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Select a year to see a snapshot through OU's groundbreaking history
Meadow Brook Hall
The home and its furnishings were turned over to the university to fulfill the wish in Mrs. Wilson’s will that The Hall be operated as a cultural center.
Built as a summer retirement home for Alfred and Matilda Wilson, the Frank Lloyd Wright style, 11,400-sq.-ft. house is now the official residence for OU's President.
The two-story, 2,000 sq.-ft.-homes were built around 1918 and once served as residences for Meadow Brook farm staff. They are now used by Greek organizations.
John Dodge House
John and Matilda Dodge purchased this farmhouse in 1908 to use as a country home on weekends. They eventually purchased eight adjoining farms to make up the 1,500-acre Meadow Brook Estate.
North and South Foundation Halls
The first buildings on campus were named to recognize the work of the MSUO Foundation, a group of 50 community leaders whose work influenced the university's liberal arts focus.
The Oakland Center was designed to be the main student center. While the building has seen many changes and several expansions, its general purpose has always remained the same.
Hannah Hall of Science
John Hannah, who is the former president of Michigan State University, helped establish Michigan State University - Oakland. In 1961, the building was used for temporary housing.
Sebastian S. Kresge, founder of the Kresge store chain and creator of the Kresge Foundation, donated $1.5 million to build the original library building.
Anibal and Fitzgerald Houses
Benjamin H. Anibal was a retired chief engineer at Pontiac Motors. Harold A. Fitzgerald was the publisher of the Pontiac Press. Fitz was the only one of the first four dorms that was coed.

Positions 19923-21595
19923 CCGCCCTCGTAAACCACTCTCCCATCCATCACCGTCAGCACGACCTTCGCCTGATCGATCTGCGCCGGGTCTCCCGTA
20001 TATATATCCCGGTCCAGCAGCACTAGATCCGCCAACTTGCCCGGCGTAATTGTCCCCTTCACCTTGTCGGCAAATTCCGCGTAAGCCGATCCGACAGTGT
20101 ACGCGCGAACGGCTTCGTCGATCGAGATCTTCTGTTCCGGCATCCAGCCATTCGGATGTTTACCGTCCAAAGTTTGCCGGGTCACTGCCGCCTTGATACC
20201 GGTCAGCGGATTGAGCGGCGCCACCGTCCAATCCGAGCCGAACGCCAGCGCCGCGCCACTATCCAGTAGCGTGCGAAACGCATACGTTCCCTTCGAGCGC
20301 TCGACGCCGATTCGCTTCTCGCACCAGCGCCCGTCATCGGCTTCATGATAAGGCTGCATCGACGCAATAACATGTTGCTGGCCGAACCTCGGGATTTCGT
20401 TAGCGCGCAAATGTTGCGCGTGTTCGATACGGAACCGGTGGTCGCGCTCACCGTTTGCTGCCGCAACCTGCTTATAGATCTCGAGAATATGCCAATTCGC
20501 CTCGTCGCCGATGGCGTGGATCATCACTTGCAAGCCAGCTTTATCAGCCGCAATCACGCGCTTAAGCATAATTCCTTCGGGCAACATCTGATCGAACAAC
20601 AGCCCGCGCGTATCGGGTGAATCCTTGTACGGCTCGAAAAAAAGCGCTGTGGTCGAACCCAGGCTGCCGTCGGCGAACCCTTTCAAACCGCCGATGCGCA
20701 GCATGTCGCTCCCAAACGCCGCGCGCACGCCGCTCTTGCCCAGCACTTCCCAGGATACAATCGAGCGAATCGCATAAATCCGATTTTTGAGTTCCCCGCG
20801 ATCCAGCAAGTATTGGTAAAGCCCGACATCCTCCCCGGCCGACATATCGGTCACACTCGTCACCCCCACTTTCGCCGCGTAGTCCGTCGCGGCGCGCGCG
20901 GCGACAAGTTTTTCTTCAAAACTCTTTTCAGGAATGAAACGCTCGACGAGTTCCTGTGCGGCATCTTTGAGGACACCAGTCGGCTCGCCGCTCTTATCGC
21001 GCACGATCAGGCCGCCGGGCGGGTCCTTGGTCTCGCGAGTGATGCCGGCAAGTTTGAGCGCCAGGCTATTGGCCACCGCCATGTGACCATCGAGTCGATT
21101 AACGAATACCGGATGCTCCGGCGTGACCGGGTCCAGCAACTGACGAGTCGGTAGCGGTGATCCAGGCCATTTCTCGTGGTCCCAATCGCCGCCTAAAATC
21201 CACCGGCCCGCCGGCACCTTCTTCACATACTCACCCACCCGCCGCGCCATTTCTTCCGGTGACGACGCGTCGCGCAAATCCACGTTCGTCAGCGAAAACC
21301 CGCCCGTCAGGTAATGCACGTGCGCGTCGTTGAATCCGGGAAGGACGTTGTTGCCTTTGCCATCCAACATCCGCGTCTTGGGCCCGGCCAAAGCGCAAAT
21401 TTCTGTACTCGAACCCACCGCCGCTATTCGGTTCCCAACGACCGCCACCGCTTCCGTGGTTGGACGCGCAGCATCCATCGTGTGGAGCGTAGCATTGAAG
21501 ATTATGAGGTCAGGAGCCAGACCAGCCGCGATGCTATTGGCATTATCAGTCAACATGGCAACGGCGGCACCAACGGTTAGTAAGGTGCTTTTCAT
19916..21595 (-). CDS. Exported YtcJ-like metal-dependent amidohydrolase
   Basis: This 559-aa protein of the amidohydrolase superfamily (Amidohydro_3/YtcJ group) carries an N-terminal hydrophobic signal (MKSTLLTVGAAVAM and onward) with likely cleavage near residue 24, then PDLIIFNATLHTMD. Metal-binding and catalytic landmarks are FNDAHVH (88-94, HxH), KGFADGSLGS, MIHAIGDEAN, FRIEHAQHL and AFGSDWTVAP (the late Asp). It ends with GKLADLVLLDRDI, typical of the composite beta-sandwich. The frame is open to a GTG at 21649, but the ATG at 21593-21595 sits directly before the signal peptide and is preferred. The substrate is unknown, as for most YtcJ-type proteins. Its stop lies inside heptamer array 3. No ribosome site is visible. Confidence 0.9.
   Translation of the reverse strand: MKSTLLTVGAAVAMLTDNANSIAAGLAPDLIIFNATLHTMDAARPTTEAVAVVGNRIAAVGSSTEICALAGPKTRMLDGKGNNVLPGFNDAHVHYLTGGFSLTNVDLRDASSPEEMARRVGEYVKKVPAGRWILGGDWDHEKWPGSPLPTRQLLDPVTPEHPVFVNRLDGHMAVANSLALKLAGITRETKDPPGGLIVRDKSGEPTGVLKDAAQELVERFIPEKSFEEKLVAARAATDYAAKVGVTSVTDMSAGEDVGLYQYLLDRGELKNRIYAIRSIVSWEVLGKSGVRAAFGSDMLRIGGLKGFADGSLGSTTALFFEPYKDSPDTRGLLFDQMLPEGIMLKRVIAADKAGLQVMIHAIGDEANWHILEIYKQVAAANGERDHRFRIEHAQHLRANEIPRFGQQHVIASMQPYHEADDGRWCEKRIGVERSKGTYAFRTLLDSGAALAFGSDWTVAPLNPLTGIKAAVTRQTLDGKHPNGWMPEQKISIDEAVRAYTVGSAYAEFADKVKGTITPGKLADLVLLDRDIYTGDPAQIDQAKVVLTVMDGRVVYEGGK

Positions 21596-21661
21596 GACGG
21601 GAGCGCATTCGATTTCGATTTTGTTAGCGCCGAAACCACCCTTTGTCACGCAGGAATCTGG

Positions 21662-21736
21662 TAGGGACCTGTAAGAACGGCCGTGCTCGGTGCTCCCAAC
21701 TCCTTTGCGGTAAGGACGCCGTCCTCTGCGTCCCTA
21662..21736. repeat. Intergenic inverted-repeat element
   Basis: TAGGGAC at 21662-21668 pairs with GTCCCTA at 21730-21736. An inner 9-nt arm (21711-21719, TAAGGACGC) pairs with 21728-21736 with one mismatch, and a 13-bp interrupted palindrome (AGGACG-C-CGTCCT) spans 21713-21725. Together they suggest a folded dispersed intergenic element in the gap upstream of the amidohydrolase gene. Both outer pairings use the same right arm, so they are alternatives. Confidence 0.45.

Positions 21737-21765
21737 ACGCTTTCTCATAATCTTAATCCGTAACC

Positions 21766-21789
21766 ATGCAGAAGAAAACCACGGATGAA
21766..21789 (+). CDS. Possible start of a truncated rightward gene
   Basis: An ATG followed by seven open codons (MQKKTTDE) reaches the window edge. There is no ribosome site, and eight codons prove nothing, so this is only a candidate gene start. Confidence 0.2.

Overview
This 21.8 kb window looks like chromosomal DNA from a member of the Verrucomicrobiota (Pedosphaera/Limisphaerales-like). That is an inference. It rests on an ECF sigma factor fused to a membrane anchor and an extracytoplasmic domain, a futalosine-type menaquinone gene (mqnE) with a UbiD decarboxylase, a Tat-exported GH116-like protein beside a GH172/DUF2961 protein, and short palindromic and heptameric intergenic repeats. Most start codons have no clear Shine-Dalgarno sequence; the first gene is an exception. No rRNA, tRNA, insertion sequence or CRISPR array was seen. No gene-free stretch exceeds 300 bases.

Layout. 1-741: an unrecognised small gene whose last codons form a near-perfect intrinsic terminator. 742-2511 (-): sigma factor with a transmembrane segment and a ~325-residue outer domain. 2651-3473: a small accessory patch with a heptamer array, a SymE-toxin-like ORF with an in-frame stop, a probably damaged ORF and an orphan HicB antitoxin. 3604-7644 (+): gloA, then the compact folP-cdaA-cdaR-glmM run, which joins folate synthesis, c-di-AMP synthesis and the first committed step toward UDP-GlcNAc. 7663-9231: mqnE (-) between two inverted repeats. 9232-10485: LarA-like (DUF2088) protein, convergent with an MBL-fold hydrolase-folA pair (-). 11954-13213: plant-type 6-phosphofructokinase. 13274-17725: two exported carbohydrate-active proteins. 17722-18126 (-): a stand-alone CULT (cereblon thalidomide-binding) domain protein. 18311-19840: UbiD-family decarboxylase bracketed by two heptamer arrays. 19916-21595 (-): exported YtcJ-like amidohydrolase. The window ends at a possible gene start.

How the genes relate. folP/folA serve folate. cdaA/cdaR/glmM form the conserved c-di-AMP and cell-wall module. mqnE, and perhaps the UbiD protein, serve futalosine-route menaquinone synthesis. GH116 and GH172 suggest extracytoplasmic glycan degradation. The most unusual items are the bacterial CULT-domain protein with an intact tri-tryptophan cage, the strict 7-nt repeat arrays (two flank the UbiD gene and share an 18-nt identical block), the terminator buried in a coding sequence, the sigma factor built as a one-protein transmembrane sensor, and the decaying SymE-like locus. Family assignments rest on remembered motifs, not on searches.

Mr. and Mrs. Harry M. Pryale of Bloomfield Hills made this building possible through a gift from the Pryale Foundation. The former residence hall now houses the Department of Psychology.
Kettering Magnetics Test Laboratory
The lab was the result of a hobby begun in 1935 by Charles F. Kettering, head of General Motors' Physics Research Laboratory. It was absorbed by the Department of Physics in the '70s.
Howard C. Baldwin Memorial Pavilion
The Baldwin Pavilion was named after Howard Baldwin, trustee and vice president of the Kresge Foundation and member of many Detroit financial institutions.
During the construction of the 200-bed facility, a shortage of tile workers along with an electricians and sheet metal workers strike forced students to triple up in existing dorms for fall 1964.
Built in 1965, the terrace was named after Mr. and Mrs. George T. Trumbull. It was made possible by a gift in excess of $80,000 from the Trumbulls.
Van Wagoner House
Students called OU's fifth residence hall "Dorm Phyve." It was ultimately named after former Michigan governor Murray D. Van Wagoner in honor of his contributions to higher education.
Matilda R. Wilson Hall
Matilda Dodge Wilson and her second husband, Alfred Wilson, founded Michigan State University - Oakland with a gift of $2 million and their 1,500-acre estate.
Meadow Brook Theatre
Acclaimed director John Fernald, head of London’s Royal Academy of Dramatic Art, established the theater and original company. The curtain rose for the first time on Jan. 4, 1967.
Named for Arthur Vandenberg, a U.S. senator from Michigan who actively participated in the formation of the United Nations, OU’s sixth residence hall has seven floors.
Dodge Hall of Engineering
The building was named after John F. Dodge and Horace E. Dodge for contributions to automotive engineering. John, the co-founder of Dodge Brothers Motor Cars, was Matilda Dodge Wilson’s first husband.
Delos Hamlin was the chair of the Oakland County Board of Supervisors and served on the MSUO Foundation Board. At nine stories, Hamlin becomes the tallest building on campus.
Graham Health Center
The building features offices, living quarters for around-the-clock medical attendants, examination rooms, first-aid room, a therapy room, six hospital wards and two isolation wards.
Varner Hall of Performing Arts
D.B. "Woody" Varner, vice president at MSU, met with John Hannah at Meadow Brook Hall in ‘56 and agreed to the university expansion, serving as the first chancellor of MSU-Oakland from 1958-70.
Sent as unassembled parts to the university, the 416-sq.-ft. facility houses a telescope built by OU student Jerry Persha, the Physics Club and OU President Donald O’Dowd’s son, Danny.